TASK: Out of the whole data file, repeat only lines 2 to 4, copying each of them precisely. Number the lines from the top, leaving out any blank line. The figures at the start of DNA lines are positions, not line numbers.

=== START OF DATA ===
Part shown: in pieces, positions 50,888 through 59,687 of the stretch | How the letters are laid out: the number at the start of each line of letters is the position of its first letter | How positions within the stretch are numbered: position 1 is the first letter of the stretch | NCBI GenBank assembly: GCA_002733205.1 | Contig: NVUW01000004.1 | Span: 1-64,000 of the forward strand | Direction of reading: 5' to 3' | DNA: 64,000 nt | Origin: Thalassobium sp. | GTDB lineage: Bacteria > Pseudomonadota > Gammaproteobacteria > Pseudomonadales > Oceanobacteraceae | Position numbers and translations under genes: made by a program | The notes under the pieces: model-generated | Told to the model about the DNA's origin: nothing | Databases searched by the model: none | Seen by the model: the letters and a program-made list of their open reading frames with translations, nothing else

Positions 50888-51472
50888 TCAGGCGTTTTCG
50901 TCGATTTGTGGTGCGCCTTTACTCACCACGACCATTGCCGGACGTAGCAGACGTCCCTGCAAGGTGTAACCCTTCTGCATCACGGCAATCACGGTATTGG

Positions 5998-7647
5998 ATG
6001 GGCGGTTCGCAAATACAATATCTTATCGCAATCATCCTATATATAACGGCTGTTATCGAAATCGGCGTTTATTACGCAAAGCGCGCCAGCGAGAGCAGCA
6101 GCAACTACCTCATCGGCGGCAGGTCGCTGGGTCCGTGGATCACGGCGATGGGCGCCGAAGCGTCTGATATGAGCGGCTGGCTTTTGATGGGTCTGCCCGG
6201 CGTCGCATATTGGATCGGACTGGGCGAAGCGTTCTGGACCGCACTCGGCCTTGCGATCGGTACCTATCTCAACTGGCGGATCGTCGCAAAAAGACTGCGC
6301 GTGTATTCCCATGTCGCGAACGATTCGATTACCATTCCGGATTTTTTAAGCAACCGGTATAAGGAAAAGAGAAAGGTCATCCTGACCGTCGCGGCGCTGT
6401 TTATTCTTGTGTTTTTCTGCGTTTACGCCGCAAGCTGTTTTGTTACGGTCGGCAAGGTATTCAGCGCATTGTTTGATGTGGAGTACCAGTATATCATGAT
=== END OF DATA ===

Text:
Positions 50888-51472
50888 TCAGGCGTTTTCG
50901 TCGATTTGTGGTGCGCCTTTACTCACCACGACCATTGCCGGACGTAGCAGACGTCCCTGCAAGGTGTAACCCTTCTGCATCACGGCAATCACGGTATTGG